The Swiss physician and alchemist Paracelsus was one of the most influential medical scientists in early modern Europe.
His real name was Theophrastus Aureolus Bombastus von Hohenheim and he was the son of a doctor. After a brief period as a medical student in Italy, he travelled all over Europe and beyond as a military surgeon with the Venetian army, visiting Russia, Arabia and Egypt along the way. Mixing with people from many cultures, he gained considerable knowledge of several folk medicine traditions. ‘I have not been ashamed’, he wrote, ‘to learn from tramps, butchers and barbers.’ These influences led him to reject much of university-taught medicine.
He changed his name to Paracelsus (‘equal to Celsus’) to indicate that he wanted to rival ancient medical authorities such as Galen and Celsus. He rejected Galen’s claim that health and disease were controlled by the four humours and told doctors to study nature and develop personal experience through experiment. On the other hand, he continued to subscribe to all kinds of folk beliefs such as gnomes, spirits and fairies.
Paracelsus also had some training in alchemy, from which he picked up the principle that metals were the key elements which made up the universe, and that they were subject to control by God, the ‘great magician’ who created nature.
Paracelsus argued that the body was a chemical system which had to be balanced not only internally, but which also had to be in harmony with its environment. On the basis of this idea, Paracelsus introduced new chemical substances into medicine, for instance the use of the metal mercury for the treatment of syphilis.
In 1526 he was appointed Professor of Medicine at the University of Basel, Switzerland. Paracelsus overthrew convention by publicly burning the books of Ibn Sina and Galen. He also invited ordinary citizens to his lectures, which he gave wearing an alchemist’s leather apron rather than an academic gown. His new methods were very controversial, and in 1538 he was exiled from Basel. He died in 1541 in Austria.
Paracelsus' defining characteristic is that he valued experimentation above unquestioned tradition. He didn't believe that that cultural norms of the medical community were beyond raproach, regardless of who established those norms or how long they had been around. Indeed he didn't hold the medical establishment as a whole in particularly high regard as is evidenced by him burning books in public. Nor did he think much of the medical colleges or the people who inhabited them:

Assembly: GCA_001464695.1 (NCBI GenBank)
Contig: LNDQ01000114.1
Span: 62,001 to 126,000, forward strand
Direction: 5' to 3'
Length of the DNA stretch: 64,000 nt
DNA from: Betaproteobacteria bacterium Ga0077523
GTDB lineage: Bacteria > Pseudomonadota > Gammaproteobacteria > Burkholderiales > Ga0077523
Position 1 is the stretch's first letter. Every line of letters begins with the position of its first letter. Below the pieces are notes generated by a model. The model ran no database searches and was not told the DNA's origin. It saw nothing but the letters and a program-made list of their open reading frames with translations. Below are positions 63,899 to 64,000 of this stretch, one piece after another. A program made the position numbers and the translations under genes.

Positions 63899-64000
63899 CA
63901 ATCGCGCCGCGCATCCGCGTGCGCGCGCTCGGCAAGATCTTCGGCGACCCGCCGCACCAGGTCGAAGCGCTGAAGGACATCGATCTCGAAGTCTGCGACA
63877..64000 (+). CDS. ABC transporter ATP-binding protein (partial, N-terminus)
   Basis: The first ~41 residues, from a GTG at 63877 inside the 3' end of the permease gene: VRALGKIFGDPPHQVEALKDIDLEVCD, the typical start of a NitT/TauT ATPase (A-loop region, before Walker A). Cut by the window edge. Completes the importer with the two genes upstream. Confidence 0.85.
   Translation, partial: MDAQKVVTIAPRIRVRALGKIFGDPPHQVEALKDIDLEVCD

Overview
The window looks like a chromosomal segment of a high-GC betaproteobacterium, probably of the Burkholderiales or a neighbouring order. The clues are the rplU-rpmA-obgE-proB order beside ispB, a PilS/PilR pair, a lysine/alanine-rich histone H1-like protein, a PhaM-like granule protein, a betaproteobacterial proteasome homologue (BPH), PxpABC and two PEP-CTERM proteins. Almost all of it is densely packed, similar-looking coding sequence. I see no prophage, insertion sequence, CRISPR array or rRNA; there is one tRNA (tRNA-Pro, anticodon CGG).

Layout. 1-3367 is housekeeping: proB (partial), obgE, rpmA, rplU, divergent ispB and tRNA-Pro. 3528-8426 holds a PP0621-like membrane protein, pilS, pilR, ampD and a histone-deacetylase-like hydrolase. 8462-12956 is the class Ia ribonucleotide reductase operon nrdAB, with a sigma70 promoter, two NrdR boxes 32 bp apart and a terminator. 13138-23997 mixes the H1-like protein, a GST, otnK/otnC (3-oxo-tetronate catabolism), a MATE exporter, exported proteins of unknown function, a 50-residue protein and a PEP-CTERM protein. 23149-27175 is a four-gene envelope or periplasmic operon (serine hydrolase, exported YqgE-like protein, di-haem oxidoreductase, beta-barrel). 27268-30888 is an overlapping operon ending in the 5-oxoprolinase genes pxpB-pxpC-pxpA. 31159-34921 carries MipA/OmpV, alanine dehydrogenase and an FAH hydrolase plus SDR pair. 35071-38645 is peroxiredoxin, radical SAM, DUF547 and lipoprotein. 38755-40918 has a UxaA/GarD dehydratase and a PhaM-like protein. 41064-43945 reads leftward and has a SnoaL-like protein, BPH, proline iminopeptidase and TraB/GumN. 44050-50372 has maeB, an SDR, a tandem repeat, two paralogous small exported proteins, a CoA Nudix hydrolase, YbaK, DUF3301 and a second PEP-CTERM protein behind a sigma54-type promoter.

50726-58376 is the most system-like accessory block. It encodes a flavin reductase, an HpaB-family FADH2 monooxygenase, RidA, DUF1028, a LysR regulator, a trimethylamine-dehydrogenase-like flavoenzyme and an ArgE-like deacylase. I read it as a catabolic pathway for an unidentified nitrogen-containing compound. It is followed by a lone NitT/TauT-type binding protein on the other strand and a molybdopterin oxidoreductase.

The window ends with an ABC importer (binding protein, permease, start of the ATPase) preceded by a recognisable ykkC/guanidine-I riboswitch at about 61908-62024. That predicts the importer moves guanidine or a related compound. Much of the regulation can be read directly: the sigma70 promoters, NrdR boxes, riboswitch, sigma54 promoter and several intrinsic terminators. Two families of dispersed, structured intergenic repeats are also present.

He wrote later that he wondered how “the high colleges managed to produce so many high asses,” a typical Paracelsian jibe.The cynics among you might think "Colleges produced asses in the medieval period? How little things have changed!" Whatever you may think, for me personally reading Paracelus' comments cause me to look at modern-day doctors (or any other 'experts' for that matter) and take them down from the alter where I considered them beyond raproach. Then look at them more closely, scrutinise them, doubt them, and on the whole begin to see them as fallible people rather than infallible supermen. People who make mistakes. People who are prone to ego-ism. People who are prone to value their opinion above that of the 'uneducated commoner'. People who don't want to admit that they are sometimes wrong. A kind of levelling if you like. Seeing experts as humans rather than as supermen, that's what men like Paracelsus and Thomas Wakley have made me learn.
Another interesting characteristic about Paracelsus is that he wandered widely. He travelled all over Europe learning a great deal from everywhere that he visited and everyone whom he met. He learnt from the rich and the poor, the esteemed and the down-trodden. He learnt from people who had hands on experience with the human body rather than self-professed experts who studied books instead of studying the people that they were supposed to be treating. That shows a personal willingness to try out new things, to experiment, not to walk down the same beaten path. This point, that being well travelled causes men to become more knowledgeable of the world, is summed up well in the Havamal in verse and 18:
Verse 18Whatever your level of education or knowledge of the medical world, you should always remember that doctors and surgeons and all medical professionals are fallible human beings. They may be able to bamboozle you with fancy sounding phrases, name disesases in latin, know all sorts of drugs and technologies, and have a well educated appearance, but at the end of the day they are human and can still make mistakes. Big ones. Science is a open to change; Paracelsus showed us that hundreds of years ago, and Thomas Wakley did again two hundred years ago. Doctors, scientists, and other experts are not above you. They are not superior to you. They are only helpers or guides. Value yourself first, and then put others on that same level as you. That way you won't fall for the mistake of over-valuing fallible human beings at the expense of yourself or the truth.
The one who is mindful and aware,
who far away travels,
and ‘lifts’ much for travelling,
what state of mind
leads such one of the men
who is aware of mindfulness.